Dr Ashvin Shah
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I can still be reached at: a.shah at sheffield dot ac dot uk.
My website is at this link.
I joined the ABRG in the summer of 2010. Although my contract ended in the spring of 2013, I continue with work with Kevin Gurney and colleagues in finishing up some projects. I recieved my PhD in 2008 from the Neuroscience and Behavior Program at the University of Massachusetts Amherst (in the US) under the supervision of Andrew Barto. I am interested in how computational mechanisms that we think are implemented in brain areas are used to develop behaviour we see in animals, specifically in animals engaged in learning tasks. (And yes, humans are animals.) For my PhD research, I looked at motor skill acquisition by implementing models on a fairly abstract level, similar to those used in reinforcement learning research within computer science. The abstract to my thesis provides a better description of that stuff. Over here in the ABRG, I will use more realistic models to investigate how we can develop novel "actions," i.e., discover the specific behavior that we just did that resulted in something interesting that just happened. A possible mechanism by which this can happen is through a very short-latency and short-lasting dopamine signal that reinforces behaviors, as discussed in Redgrave et al. (2008) and Redgrave and Gurney (2006). The simulations we will do are closely related to experimental work being done by Peter Redgrave and colleagues here at Sheffield.
- I was a postdoc working primarily with Kevin Gurney on a project called Intrinsically-Motivated Cumulative Learning Versatile Robots (IM-CLeVeR).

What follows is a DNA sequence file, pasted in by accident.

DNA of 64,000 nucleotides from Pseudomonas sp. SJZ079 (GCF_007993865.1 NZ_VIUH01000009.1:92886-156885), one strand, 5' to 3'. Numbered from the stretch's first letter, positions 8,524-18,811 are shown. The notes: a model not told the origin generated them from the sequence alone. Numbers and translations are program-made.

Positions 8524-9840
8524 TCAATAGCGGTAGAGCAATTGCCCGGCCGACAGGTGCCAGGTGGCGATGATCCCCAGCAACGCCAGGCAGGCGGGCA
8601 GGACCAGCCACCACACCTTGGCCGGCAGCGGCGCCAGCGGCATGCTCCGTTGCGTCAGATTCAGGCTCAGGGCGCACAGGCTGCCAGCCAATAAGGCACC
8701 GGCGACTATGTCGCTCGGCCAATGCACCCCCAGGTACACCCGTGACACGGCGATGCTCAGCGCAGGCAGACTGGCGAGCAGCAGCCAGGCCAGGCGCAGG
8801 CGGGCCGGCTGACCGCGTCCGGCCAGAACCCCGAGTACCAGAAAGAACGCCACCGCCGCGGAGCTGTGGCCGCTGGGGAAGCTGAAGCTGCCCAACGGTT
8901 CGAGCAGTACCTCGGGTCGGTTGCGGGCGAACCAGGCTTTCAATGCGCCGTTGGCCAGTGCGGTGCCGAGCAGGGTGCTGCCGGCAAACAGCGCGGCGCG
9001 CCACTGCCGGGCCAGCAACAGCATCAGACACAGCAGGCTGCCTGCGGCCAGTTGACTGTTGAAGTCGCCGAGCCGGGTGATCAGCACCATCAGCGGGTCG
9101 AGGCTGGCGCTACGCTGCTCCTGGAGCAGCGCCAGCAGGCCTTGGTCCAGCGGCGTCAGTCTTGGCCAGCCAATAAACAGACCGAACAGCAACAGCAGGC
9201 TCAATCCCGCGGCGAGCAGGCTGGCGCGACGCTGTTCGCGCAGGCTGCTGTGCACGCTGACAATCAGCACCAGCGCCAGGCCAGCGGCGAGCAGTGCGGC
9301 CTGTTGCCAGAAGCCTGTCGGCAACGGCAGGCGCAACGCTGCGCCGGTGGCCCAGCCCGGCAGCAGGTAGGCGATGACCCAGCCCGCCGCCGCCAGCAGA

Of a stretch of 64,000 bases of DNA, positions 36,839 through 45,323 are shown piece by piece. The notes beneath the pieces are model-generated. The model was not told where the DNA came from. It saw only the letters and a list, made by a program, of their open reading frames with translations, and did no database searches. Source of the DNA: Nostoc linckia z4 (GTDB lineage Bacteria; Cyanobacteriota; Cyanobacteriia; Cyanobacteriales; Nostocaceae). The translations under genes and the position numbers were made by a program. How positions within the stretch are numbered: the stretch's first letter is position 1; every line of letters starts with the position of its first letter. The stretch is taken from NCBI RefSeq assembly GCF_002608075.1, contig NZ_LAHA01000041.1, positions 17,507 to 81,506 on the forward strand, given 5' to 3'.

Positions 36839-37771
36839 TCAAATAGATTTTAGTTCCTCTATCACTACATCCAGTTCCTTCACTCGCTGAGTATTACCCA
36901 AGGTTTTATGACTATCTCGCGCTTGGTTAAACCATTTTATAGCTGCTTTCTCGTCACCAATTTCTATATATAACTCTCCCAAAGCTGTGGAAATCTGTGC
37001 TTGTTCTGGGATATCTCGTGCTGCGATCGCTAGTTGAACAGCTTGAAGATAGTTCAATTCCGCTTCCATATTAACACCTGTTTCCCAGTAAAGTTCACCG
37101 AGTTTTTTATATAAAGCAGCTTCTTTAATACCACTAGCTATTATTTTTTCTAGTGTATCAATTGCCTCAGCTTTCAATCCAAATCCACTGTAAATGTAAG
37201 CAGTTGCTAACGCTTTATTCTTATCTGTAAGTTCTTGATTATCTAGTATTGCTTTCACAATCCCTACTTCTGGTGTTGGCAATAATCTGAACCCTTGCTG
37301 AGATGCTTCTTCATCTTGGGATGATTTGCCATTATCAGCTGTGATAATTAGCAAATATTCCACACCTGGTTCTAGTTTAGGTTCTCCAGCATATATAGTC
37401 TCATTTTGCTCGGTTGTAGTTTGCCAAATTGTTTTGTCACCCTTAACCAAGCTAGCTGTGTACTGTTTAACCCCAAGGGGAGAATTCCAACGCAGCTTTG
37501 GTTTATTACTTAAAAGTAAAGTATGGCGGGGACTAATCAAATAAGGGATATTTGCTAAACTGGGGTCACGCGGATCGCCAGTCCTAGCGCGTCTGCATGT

- Research interests include computational neuroscience, action discovery / skill acquisition, reinforcement learning, decision making, and motor control.
- Ashvin Shah and Kevin N. Gurney (2014), Emergent Structured Transition from Variation to Repetition in a Biologically-Plausible Model of Learning in Basal Ganglia, Frontiers in Psychology (Cognitive Science), 5:91.
- A. Shah, K. N. Gurney, (2014), Finding minimal action sequences with a simple evaluation of actions, Frontiers in Computational Neuroscience, 8, 151.
- Gurney K, Lepora N, Shah A, Koene A and Redgrave P (2013), Action Discovery and Intrinsic Motivation: A Biologically Constrained Formalisation, Intrinsically Motivated Learning in Natural and Artificial Systems, G Baldassarre and M Mirolli, editors. Chapter 7, pages 151--181. Published by Springer-Verlag, Berlin Heidelberg. .
- Ashvin Shah, Andrew G. Barto, and Andrew H. Fagg (2013), A Dual Process Account of Coarticulation in Motor Skill Acquisition, Journal of Motor Behavior, volume 45, pages 531--549.
- Martin Thirkettle, Thomas Walton, Ashvin Shah, Kevin Gurney, Peter Redgrave, Tom Stafford (2013), The path to learning: Action acquisition is impaired when visual reinforcement signals must first access cortex, Behavioural Brain Research, volume 243, pages 267--272.
- Ashvin Shah (2012), Psychological and Neuroscientific Connections with Reinforcement Learning , in Marco Wiering and Martijn van Otterlo, editors, Reinforcement Learning: State of the Art, Chapter 16, pages 507--537, Springer-Verlag, Berlin Heidelberg.
- Ashvin Shah and Kevin Gurney (2011), Dopamine-mediated action discovery promotes optimal behavior ‘for free’, Twentieth Annual Computational Neuroscience Meeting (CNS*2011), Poster presentation. Abstract available in BMC Neuroscience 2011, 12 (Suppl 1):P138 (18 July 2011). .